Secure your premises this holiday

Whether it is a trip to the seaside or the bush,  going on holiday can leave your home or business vulnerable to attack.  

“Statistics clearly show that criminal activity increases during the holiday season and it is therefore imperative for home and business owners to take the right precautions and not let their guard down,” says Richard McGhee, sales and marketing director of ADT Security.

Before going away on holiday, Trellidor suggests:

Assess your home’s current security. Check that every door and window is secured with security gates or window barriers that aren’t damaged or corroded. In the long run it’s cheaper to replace security systems than stolen goods.

Invest in layers of security. High quality expandable security doors and burglar bars should be your first security layer. As finances allow, add further layers such as good perimeter security, burglar alarms, movement sensors, panic buttons and armed response. Remember to notify your neighbours if you are going away.

Be disciplined about using your home security devices. Close and lock your garage door. Keep security gates locked at all times and set your alarm. Ensure you have burglar proofing on all windows, no matter how small or inaccessible. Don’t leave tools conveniently lying around for opportunistic criminals. Stop any regular deliveries to your home well in advance of your holiday.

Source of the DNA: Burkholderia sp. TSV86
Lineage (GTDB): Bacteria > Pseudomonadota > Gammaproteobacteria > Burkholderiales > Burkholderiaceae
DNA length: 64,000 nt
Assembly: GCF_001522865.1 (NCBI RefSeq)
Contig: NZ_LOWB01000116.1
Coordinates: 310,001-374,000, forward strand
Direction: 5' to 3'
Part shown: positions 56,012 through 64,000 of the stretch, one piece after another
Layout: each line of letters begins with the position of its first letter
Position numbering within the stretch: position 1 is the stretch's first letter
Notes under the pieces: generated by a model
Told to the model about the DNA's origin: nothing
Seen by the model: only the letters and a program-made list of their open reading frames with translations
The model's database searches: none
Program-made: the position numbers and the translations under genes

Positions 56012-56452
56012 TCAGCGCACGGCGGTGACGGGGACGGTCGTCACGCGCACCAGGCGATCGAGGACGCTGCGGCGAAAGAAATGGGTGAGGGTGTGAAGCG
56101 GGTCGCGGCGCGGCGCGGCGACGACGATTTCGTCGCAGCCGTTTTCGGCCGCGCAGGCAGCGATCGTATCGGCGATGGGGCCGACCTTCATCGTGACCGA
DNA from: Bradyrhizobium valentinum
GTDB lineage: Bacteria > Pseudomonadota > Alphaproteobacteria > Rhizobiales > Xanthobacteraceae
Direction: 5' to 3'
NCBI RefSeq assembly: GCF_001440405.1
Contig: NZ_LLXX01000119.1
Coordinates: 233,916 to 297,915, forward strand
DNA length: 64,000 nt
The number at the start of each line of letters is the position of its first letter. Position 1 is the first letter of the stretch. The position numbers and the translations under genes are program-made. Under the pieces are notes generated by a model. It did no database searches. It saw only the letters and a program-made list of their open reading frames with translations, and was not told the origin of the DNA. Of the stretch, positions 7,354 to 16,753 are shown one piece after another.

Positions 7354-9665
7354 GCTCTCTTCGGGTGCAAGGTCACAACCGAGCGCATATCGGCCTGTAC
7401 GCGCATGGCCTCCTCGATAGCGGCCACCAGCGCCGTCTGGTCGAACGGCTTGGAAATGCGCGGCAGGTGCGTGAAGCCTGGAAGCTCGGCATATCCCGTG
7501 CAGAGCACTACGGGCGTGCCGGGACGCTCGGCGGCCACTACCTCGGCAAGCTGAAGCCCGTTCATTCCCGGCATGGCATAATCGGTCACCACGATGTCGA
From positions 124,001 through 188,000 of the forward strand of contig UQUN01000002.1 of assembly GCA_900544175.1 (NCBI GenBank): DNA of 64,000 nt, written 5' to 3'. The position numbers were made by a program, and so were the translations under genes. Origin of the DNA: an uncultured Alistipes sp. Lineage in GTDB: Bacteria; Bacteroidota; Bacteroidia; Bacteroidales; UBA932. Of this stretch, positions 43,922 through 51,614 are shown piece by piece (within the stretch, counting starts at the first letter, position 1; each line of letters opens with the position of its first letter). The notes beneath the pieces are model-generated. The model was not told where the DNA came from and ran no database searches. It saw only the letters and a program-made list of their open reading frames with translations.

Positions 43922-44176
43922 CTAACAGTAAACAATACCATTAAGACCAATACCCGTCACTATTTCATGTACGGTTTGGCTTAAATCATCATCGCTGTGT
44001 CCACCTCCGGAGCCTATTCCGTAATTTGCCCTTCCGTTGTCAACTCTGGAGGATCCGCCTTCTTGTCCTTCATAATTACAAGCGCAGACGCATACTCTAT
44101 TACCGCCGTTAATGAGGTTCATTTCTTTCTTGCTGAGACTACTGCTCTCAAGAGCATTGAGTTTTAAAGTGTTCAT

Don’t buy into the myth of housing estates being completely secure. Trellidor consultants are seeing increasing reports of break-ins at ‘secure’ complexes. Take responsibility for your own security rather than leaving it to the body corporate or homeowners’ association.

“Ensure that your alarm is in working order,” says McGhee. “People tend to forget that an alarm system, like a car, has parts that age and wear out and therefore should be serviced at least once a year.”

Thunderstorms can also wreak havoc on alarm systems; therefore they should be checked regularly. 

“December is traditionally a busy period for security companies,” adds McGhee. “so you should try and test your alarm at least three weeks before going on holiday. Testing should be done outside of peak hours (between 8am and 4pm or after 8pm).”

Barry Brown, director of Marshall Security, a security company in Durban North, says don’t ignore the intercom. If the gate buzzer or intercom rings at any hour of the day or night you should still respond to it. 

Brown says that some criminals use this as a method to check whether the occupants of the property are home. If it is ignored, an armed intruder may take that as an invitation to proceed to enter. If the intercom does not work, remove or repair it as soon as possible.

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